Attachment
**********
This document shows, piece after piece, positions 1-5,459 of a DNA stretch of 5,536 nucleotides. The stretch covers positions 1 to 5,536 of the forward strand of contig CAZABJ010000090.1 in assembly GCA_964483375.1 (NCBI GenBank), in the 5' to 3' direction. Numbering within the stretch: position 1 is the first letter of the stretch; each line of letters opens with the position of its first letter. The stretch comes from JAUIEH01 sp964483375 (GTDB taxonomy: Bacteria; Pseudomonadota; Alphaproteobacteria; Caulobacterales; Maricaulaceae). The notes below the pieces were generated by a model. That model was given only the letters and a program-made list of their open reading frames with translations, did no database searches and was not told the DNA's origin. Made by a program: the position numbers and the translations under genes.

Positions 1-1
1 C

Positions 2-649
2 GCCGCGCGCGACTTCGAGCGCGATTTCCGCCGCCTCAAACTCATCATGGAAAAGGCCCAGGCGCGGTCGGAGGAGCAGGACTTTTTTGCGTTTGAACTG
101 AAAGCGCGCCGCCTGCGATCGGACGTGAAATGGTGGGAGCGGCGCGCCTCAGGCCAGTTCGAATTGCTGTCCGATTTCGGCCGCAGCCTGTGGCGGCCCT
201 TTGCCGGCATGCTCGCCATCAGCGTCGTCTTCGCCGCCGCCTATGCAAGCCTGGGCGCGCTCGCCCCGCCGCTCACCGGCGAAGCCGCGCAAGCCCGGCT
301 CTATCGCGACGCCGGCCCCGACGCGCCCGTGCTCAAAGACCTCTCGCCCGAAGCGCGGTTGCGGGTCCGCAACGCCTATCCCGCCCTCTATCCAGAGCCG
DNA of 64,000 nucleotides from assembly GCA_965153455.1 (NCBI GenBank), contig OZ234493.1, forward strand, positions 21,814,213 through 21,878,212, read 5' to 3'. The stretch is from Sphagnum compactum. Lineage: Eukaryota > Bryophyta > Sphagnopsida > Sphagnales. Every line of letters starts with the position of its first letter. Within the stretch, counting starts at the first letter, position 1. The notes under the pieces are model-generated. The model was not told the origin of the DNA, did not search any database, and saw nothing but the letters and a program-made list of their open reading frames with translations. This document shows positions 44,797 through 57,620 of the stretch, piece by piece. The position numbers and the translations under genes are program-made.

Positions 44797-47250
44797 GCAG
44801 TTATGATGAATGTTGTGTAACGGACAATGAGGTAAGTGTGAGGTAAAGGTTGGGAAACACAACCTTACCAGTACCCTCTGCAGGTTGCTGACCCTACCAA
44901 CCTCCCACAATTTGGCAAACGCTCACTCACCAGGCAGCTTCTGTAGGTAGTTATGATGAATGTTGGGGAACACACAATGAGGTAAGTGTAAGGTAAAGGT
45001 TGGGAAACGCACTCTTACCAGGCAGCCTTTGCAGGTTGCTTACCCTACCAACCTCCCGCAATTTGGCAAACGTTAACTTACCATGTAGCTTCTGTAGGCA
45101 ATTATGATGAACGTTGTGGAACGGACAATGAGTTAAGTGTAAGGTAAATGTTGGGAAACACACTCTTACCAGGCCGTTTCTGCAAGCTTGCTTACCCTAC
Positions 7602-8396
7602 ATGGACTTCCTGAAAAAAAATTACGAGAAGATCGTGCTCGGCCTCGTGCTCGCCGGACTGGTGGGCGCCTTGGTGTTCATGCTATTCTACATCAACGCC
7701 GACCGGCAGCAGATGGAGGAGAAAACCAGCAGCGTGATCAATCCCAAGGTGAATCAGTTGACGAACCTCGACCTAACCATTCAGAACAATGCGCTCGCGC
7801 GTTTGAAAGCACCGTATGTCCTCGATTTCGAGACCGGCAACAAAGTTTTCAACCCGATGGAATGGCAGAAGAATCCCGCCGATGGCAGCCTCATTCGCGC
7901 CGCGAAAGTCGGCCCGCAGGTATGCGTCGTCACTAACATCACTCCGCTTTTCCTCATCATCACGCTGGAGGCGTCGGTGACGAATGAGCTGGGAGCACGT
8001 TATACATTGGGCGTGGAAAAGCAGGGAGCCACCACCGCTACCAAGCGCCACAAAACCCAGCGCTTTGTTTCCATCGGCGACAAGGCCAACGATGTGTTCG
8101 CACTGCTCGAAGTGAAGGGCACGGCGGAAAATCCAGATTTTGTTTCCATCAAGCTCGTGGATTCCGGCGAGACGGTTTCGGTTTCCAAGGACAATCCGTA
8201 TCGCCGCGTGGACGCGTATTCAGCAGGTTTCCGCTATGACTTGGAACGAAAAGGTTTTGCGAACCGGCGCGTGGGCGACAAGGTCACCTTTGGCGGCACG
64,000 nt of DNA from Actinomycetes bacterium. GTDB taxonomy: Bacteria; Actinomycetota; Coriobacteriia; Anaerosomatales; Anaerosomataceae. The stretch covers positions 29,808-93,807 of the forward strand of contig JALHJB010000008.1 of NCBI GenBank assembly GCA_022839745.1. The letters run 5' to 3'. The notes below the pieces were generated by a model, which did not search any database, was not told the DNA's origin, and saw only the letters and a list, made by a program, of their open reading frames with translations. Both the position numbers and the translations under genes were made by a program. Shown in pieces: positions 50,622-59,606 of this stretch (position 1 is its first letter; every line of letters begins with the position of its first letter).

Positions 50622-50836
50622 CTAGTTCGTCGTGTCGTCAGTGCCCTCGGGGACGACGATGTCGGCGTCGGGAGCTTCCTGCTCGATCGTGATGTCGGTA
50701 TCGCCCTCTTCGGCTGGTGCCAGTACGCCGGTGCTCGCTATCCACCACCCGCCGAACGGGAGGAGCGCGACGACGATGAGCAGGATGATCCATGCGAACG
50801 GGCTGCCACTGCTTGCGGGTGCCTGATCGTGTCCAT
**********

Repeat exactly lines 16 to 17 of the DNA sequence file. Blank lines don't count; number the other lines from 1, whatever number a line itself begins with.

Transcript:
Positions 7602-8396
7602 ATGGACTTCCTGAAAAAAAATTACGAGAAGATCGTGCTCGGCCTCGTGCTCGCCGGACTGGTGGGCGCCTTGGTGTTCATGCTATTCTACATCAACGCC